Public spending watchdog says it could take years to know final cost

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Carillion’s liquidation is set to cost the public £148m.

In an investigation into the government’s handling of the collapse of Carillion released today, the National Audit Office (NAO) said the public purse was set to foot the figure for the firm’s collapse.

But the watchdog also said it could take years to establish the final cost of the failure, with wider costs to the economy, Carillion’s customers, staff, the supply chain and creditors expected.

The report said the £148m would be covered by the £150m the Cabinet Office had already provided to help finance the cost of liquidation.

The report also laid out the estimated costs of public bodies’ contingency plans in the event of Carillion’s liquidation.

In all, 26 public groups provided the plans, with just 10 costing preferred options.

The total cost of plans laid out by these bodies was £238m, with almost £147m of this attributable to Network Rail.

But the rail authority said this was a worst case scenario and anticipated the cost would be significantly lower.

Amyas Morse, the head of the NAO, said: “When a company becomes a strategic supplier, dependencies are created beyond the scope of specific contracts.

“Doing a thorough job of protecting the public interest means that government needs to understand the financial health and sustainability of its major suppliers, and avoid creating relationships with those which are already weakened. Government has further to go in developing in this direction.”

Meg Hillier, chair of the Public Accounts Committee, said the investigation had thrown up a number of issues which her committee would explore as part of a strategic supplier inquiry later this month.

The investigation explored five areas: Carillion’s role in the market for government services, Cabinet Office’s monitoring of the firm, contingency plans for Carillion’s failure, government’s response to Carillion’s request for support and the contractor’s liquidation.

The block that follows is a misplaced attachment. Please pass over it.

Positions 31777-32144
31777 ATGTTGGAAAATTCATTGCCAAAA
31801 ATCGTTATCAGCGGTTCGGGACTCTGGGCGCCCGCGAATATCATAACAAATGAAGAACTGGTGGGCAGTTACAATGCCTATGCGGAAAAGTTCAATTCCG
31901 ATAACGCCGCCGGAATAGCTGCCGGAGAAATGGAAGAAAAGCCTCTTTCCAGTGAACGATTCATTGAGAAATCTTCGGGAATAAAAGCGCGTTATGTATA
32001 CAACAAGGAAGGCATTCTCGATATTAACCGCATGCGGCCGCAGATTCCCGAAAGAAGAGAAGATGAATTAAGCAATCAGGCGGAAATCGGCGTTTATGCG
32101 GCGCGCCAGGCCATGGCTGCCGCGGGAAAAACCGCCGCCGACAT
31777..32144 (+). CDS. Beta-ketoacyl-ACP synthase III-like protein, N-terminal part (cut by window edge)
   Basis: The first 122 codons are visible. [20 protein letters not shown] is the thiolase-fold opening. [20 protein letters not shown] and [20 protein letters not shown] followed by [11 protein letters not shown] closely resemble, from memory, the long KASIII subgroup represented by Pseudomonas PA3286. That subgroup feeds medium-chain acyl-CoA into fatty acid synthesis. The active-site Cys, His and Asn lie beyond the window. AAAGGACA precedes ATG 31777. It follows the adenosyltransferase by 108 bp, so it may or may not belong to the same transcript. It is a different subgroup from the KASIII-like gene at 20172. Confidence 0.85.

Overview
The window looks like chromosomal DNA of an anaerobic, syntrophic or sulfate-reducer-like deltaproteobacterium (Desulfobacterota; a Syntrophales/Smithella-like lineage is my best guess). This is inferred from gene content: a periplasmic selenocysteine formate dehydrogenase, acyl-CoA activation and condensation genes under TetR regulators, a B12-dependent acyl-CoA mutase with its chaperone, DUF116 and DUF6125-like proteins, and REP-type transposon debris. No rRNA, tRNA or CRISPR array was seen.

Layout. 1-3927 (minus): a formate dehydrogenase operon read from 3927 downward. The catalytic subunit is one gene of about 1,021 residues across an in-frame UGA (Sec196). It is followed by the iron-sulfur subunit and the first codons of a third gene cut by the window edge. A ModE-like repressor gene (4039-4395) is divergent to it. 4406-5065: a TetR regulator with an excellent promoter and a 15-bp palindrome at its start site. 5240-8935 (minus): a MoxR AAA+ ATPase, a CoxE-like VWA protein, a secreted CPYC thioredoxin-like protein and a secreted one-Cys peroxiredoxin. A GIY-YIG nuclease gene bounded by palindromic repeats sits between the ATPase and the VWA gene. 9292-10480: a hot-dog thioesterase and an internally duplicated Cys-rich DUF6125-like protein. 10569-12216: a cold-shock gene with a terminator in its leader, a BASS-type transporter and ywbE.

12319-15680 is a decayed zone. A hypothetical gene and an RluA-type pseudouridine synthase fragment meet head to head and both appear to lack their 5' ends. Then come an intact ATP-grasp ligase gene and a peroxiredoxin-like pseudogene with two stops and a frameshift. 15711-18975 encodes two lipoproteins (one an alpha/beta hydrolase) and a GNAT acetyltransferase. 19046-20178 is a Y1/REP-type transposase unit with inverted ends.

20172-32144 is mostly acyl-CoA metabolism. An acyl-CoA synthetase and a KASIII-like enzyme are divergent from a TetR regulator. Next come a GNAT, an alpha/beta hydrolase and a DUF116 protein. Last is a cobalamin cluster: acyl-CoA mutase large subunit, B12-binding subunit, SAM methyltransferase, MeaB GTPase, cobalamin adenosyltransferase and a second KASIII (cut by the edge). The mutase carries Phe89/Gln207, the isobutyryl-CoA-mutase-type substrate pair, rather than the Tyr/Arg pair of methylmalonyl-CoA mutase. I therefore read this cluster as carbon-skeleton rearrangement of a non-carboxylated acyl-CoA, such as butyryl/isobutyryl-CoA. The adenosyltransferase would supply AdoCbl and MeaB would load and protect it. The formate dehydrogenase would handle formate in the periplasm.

Timeline of government actions in relation to Carillion’s collapse

  • 10 July 2017: Carillion’s first profit warning.
  • 20 July: Government contingency planning began. The process continued throughout 2017.
  • 14 September: Eight officials from the Cabinet Office and UK Government Investments gained access to internal financial information on Carillion such as cash flow forecasts.
  • 29 September: Advance warning of the second profit warning prompted the Cabinet Office to express forcefully to Carillion its view that the business has not been open in the past about the seriousness of its position.
  • 29 November: Cabinet Office wrote to Carillion to say that its Commercial Relations Board had provisionally raised Carillion’s rating from red to its highest rating, ‘high risk’.
  • 15 December: Cabinet Office decided not to rate Carillion as ‘high risk’ as it did not want to risk damaging Carillion’s attempts to improve its finances.
  • 31 December: First formal request by Carillion for financial support, deferral of taxes, help in restructuring its pensions liabilities and immunity from penalties arising from regulatory investigations
  • 11 January 2018: The chief executive of the civil service, the chancellor and the minister for the Cabinet Office approved the option of a trading insolvency.
  • 14 January: Cabinet Office informed Carillion it would not provide support.
  • 15 January: Carillion’s directors applied to the High Court for liquidation.